“The next stage of the blockade is on June 15 after the provocation on the Khakari bridge. Azerbaijanis tried to plant a flag on Armenian territory. Accordingly, a small collision occurred because of this. After that, Azerbaijan completely closed access to Artsakh even for the Red Cross and Russian peacekeepers. The checkpoint of the Azerbaijanis near the Lachin Corridor also stands illegally in violation of the tripartite agreement, which was signed after the end of hostilities. Accordingly, the humanitarian situation in the country immediately worsened.
By this time, Artsakh was already exhausted, and supplies were running out or brought in limited quantities. Products were sold with coupons, but now we don’t have that either. Absolutely nothing has been imported to Artsakh for two months now. The lack of medicines and products on store shelves indicates that we are currently experiencing a humanitarian catastrophe. If this continues, people will begin to die of hunger. Several cases of death have already been recorded.”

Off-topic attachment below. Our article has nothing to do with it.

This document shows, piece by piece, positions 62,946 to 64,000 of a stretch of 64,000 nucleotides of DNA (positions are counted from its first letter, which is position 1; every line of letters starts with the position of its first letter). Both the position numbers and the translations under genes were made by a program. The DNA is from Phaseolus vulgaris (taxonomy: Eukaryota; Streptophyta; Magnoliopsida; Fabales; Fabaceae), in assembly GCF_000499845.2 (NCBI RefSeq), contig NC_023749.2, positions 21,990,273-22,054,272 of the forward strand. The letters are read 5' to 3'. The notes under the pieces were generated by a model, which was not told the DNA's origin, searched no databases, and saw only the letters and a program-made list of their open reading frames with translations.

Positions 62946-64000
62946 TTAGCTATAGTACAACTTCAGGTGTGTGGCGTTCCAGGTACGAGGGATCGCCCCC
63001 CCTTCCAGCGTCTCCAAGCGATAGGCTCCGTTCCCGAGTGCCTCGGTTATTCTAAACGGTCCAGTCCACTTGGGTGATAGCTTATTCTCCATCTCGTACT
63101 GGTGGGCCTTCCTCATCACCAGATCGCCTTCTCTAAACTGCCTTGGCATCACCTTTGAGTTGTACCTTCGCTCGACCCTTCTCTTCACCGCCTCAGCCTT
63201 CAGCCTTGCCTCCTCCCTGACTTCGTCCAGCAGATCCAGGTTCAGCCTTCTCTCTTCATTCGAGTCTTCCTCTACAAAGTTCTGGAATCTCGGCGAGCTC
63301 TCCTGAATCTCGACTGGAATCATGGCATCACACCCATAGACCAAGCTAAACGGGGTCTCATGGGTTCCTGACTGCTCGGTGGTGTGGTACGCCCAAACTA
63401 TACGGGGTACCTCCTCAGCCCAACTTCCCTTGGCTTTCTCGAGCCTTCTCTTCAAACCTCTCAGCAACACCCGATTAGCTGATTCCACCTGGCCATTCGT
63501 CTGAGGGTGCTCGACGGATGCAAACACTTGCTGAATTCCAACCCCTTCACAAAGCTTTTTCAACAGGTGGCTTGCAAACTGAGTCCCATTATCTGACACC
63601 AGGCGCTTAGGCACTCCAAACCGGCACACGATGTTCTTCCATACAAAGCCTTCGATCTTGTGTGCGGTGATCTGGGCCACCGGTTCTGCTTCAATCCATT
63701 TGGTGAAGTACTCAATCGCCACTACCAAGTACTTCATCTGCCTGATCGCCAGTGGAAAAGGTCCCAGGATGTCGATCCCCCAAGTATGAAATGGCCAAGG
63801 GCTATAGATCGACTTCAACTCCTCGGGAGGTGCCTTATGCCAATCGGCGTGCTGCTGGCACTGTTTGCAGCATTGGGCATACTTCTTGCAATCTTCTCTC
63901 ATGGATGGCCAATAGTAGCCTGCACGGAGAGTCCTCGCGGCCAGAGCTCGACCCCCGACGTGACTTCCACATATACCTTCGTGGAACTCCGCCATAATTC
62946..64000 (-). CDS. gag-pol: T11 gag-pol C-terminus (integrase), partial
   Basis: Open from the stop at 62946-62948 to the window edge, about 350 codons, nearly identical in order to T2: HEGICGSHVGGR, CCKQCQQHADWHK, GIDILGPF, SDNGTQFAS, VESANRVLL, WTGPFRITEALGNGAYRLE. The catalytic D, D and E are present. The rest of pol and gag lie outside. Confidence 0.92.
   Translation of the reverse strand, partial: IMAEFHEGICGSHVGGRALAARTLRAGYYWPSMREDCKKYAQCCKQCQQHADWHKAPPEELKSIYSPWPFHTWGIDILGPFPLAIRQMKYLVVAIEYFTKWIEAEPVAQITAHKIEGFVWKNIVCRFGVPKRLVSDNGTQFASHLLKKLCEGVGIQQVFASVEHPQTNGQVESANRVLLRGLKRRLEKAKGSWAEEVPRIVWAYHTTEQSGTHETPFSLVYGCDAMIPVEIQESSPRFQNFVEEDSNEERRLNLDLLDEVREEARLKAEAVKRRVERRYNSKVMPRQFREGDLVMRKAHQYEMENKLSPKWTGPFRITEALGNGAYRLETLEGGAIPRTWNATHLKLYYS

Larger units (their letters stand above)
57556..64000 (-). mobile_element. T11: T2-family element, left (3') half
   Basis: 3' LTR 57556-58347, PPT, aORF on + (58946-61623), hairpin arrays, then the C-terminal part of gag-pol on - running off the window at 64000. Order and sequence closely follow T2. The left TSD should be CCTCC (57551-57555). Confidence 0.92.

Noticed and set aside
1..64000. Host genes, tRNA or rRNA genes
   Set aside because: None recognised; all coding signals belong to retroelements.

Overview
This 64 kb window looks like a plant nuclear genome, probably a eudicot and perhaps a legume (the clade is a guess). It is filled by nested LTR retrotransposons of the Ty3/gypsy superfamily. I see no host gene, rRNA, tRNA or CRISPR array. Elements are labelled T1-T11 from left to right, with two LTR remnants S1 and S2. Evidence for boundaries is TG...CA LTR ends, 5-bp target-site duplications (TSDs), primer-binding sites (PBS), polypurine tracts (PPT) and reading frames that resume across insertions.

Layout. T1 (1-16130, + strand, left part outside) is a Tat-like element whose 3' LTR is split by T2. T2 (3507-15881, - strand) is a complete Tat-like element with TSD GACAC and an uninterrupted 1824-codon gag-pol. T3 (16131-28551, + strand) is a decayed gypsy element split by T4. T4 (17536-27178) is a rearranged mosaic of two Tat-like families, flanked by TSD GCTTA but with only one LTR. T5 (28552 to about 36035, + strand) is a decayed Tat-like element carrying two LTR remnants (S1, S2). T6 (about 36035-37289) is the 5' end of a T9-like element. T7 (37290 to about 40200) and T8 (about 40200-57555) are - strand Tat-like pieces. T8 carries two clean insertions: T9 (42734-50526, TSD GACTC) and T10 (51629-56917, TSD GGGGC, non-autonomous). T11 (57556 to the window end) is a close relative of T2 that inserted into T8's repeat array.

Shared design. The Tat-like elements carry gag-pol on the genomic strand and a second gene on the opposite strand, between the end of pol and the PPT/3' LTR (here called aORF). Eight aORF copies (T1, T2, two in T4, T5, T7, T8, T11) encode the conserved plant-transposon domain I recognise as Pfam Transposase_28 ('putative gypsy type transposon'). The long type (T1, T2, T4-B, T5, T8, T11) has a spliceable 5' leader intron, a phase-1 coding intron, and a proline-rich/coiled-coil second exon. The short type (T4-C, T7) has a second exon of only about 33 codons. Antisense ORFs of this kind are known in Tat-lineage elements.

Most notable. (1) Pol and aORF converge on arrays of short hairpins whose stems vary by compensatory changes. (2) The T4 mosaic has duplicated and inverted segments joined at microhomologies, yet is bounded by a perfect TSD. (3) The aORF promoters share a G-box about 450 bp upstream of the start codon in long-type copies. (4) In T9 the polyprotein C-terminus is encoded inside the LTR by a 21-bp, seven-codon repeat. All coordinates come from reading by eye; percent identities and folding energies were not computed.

“There was a case when a pregnant woman in the sixth month lost her child because she did not get to the hospital. She started bleeding. Due to the lack of fuel in the country, the woman could not find a car to get to the hospital in time and save her child. Such stories will only increase and multiply if this continues,” says Mary Asatryan.
On July 8, the bodies of two children were found in a car in a village in northern Artsakh after their single mother walked to the nearest town to find food. A 6-year-old girl and a 3-year-old brother started looking for their mother. On the way, the children got tired and got into an unknown car, where they fell asleep from exhaustion. The children probably died from dehydration and heat. In difficult conditions, thousands of citizens are forced to stand in queues for bread. The number of people who faint in queues is increasing every day.
The latest case was the kidnapping of 22-year-old student Alen Sargsyan, who was detained by Azerbaijani border guards while he was on his way to Yerevan to study accompanied by Russian peacekeepers.
On August 15, Stepanakert resident Karo Hovhannisyan died of hunger.
Lines for bread
Mary Asatryan claims that recently there has been a problem with bread in Artsakh: